Weymouth, Panhandle A and B equations for Compressible Gas Flow

For high pressure gas. Compute Flow, Diameter, Length, Pressures.


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Specific Gravity, S: 
Compressibility, Z: 
Efficiency Factor, E: 
Temperature, T (F): 
Mass Flow, W (lb/s): 
Std Flow, Qs (std MMcfd): 
www.LMNOeng.com Diameter, D (inch): 
Pipe Length, L (mile): 
P1 (psig): 
P2 (psig): 
Q1 (actual MMcfd): 
Q2 (actual MMcfd): 
P1-P2 (psi): 
Pressure Drop (%): 
Upstream Velocity, V1 (ft/s): 
© 2015 LMNO Engineering, Downstream Velocity, V2 (ft/s): 
 Research, and Software, Ltd. Pipe Area, A (ft2): 

Pipe Diagram

Units: acfd=actual cfd, acfh=actual cfh, acfm=actual cfm, cfd=cubic foot per day, cfh=cubic foot per hour, cfm=cubic foot per minute, cfs=cubic foot per second, cm=centimeter, hr=hour, kg=kilogram, km=kilometer, lb=pound, m=meter, mm=millimeter, Mcfh=thousand cfh, MMcfd=million cfd, N/m2=Newton per square meter (same as Pascal), s=second, psi=pound per square inch, psia=psi (absolute), psig=psi (gage), scfd=std cfd, scfh=std cfh, scfm=std cfm, std=standard conditions (60F, 14.7 psia).

The Weymouth, Panhandle A, and Panhandle B equations were developed to simulate compressible gas flow in long pipelines. The Weymouth is the oldest and most common of the three. It was developed in 1912. The Panhandle A was developed in the 1940s and Panhandle B in 1956 (GPSA, 1998). The equations were developed from the fundamental energy equation for compressible flow, but each has a special representation of the friction factor to allow the equations to be solved analytically. The Weymouth equation is the most common of the three - probably because it has been around the longest. The equations were developed for turbulent flow in long pipelines. For low flows, low pressures, or short pipes, they may not be applicable.

If the pressure drop in a pipeline is less than 40% of P1, then our Darcy-Weisbach incompressible flow calculation may be more accurate than the Weymouth or Panhandles for a short pipe or low flow. The Darcy-Weisbach incompressible method is valid for any flow rate, diameter, and pipe length, but does not account for gas compressibility. Crane (1988) states that if the pressure drop is less than 10% of P1 and you use an incompressible model, then the gas density should be based on either the upstream or the downstream conditions. If the pressure drop is between 10% and 40%, then the density used in an incompressible flow method should be based on the average of the upstream and downstream conditions. If the pressure drop exceeds 40% of P1, then use a compressible model, like the Weymouth, Panhandle A, or Panhandle B. You can always run all models and compare the results. The calculation is only valid for subsonic velocities. It does not check if velocities are sonic or supersonic.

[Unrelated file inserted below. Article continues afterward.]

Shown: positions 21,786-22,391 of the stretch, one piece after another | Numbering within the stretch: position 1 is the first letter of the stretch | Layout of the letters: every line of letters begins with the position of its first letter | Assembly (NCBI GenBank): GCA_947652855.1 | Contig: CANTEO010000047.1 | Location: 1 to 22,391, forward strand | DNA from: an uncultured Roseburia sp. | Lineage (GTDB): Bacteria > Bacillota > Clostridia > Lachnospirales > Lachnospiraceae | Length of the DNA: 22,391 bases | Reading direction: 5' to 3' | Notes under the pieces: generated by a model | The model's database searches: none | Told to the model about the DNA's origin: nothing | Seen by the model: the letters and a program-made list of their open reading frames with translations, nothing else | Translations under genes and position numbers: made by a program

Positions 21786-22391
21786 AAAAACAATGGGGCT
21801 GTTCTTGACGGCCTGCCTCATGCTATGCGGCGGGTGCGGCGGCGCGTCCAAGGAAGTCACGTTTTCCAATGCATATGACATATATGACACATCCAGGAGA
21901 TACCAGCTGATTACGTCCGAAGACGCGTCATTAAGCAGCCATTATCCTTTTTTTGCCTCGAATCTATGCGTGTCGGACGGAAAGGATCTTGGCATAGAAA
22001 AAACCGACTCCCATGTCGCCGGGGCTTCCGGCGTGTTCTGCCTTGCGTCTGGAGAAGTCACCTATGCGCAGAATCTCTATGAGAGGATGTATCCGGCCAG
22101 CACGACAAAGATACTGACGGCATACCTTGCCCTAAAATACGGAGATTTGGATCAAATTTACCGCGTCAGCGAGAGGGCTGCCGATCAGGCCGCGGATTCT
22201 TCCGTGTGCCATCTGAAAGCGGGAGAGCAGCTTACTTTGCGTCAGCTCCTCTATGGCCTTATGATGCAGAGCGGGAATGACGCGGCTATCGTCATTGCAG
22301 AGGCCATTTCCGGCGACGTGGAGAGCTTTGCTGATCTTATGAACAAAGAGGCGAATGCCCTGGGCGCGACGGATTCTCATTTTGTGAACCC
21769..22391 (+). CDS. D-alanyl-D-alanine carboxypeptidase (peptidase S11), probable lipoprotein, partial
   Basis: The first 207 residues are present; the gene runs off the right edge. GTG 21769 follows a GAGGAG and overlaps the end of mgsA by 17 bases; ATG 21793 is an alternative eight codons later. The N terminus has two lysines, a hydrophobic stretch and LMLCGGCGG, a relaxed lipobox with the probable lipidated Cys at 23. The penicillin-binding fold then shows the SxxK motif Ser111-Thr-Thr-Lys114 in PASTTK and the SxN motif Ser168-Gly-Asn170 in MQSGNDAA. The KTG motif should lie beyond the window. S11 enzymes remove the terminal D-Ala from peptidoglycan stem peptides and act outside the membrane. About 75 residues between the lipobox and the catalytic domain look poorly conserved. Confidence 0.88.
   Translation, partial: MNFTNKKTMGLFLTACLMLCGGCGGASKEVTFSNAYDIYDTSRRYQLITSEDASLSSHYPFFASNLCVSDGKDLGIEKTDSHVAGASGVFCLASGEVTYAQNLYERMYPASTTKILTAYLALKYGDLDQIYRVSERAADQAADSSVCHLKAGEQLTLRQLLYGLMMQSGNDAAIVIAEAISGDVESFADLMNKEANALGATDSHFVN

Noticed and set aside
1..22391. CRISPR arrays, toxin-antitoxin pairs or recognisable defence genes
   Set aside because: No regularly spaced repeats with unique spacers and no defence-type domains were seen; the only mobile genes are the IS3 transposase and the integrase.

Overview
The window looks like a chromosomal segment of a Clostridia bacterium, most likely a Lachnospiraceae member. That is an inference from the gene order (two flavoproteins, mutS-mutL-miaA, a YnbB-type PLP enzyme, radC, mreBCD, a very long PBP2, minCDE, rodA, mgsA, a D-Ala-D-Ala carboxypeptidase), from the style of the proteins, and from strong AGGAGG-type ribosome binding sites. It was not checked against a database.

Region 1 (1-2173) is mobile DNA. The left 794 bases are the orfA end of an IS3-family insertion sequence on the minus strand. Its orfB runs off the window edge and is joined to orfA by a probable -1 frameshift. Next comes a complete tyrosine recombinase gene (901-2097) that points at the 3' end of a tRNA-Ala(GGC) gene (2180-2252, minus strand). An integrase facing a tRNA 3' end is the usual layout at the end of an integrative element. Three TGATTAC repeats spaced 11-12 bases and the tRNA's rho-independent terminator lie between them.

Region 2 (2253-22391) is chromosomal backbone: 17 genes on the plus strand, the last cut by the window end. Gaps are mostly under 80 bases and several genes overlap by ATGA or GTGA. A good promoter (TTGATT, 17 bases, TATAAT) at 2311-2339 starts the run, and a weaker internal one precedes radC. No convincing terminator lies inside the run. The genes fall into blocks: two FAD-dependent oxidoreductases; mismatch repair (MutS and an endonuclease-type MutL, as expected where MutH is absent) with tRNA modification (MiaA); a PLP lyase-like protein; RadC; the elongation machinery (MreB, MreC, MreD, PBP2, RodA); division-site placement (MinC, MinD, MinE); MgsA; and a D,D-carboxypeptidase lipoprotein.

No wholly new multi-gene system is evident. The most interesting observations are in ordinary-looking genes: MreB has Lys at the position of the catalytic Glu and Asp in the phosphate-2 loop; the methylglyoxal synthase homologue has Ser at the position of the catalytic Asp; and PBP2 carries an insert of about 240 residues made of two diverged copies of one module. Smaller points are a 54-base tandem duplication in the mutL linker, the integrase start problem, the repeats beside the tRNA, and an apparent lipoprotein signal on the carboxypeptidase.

The equations are shown below. The Weymouth, Panhandle A, and Panhandle B equations (GPSA, 1998; Crane, 1988) are the equation beginning with Qs=...  with the constants c, n, u, x, and y defined below. All of the equations shown below use the English units indicated in the Variables section. Of course, our calculation uses a variety of units with all of the unit conversions handled internally by the program.


The units refer to the units that must be used in the equations shown above. However, a variety of units may be used in our calculation.
A = Pipeline cross-sectional area.
c = Constant. Weymouth: c=18.0625, Panhandle A: c=18.16125, Panhandle B: c=30.7083
D = Pipe inside diameter [inch].
E = Efficiency factor. Typically 0.85 to 1.0. The lower the number, the rougher (or older) the pipe. Typical value is 0.92.
L = Pipeline length between locations 1 and 2 [mile].
n = Constant. Weymouth: n=2.6667, Panhandle A: n=2.6182, Panhandle B: n=2.53
P = Absolute pressure in pipeline [psia, i.e. pounds per square inch absolute].
Q = Volumetric flowrate [cfh, i.e. cubic foot per hour]
S = Specific gravity of gas in pipeline, relative to air. That is, the ratio of the gas's molecular weight to the molecular weight of air [unit-less].
T = Absolute temperature [Rankine]. Note: oR=oF+459.67
u = Constant. Weymouth: u=1.0, Panhandle A: u=1.0788, Panhandle B: u=1.02
V = Velocity of gas = Q/A.
W = Mass flowrate [lb/hr, i.e. pounds per hour].
x = Constant. Weymouth: x=1.0, Panhandle A: x=0.853, Panhandle B: x=0.961
y = Constant. Weymouth: x=0.5, Panhandle A: x=0.5392, Panhandle B: x=0.51
Z = Gas compressibility. Value typically 1.0 at standard conditions. Typically decreases as pressure increases. Can be as low as 0.4 or so. Exact computation depends on make-up of the gas, gas critical pressure and temperature, and actual temperature and pressure.
ρ = Greek letter rho. Density [lb/ft3, i.e. pounds per cubic foot]. Note that the equation for ρs uses a value of 1.0 for the compressibility.

1 = Upstream conditions.
2 = Downstream conditions.
atm = Atmospheric conditions (14.73 psia).
s = Standard conditions (520 R, 14.73 psia)

Error Messages given by calculation
"Need D>0", "Need L>0", "Need S>0", "Need Qs>0", "Need W>0", "Need E,Z > 0".  These are initial checks. Diameter, length, specific gravity, and flows must be positive numbers.

"Need T>0 K", "Need P1>0 absolute", "Need P2>0 absolute", "Need P1>P2".  Temperature must be greater than absolute zero. Pressures must be greater than 0 absolute. And, pressure difference must be positive. Since you may have entered temperature in other units or pressure as gage, the calculation does some initial computations to determine the validity of the input.

"P1 too small".  This message appears if P2 is computed as less than 0 absolute.

Crane Co. 1988. Flow of Fluids through Valves, Fittings, and Pipe. Technical Paper 40 (TP-40). http://www.craneco.com

GPSA (Gas Processors Suppliers Association). Engineering Data Book. 11ed. 1998. https://gpsa.gpaglobal.org


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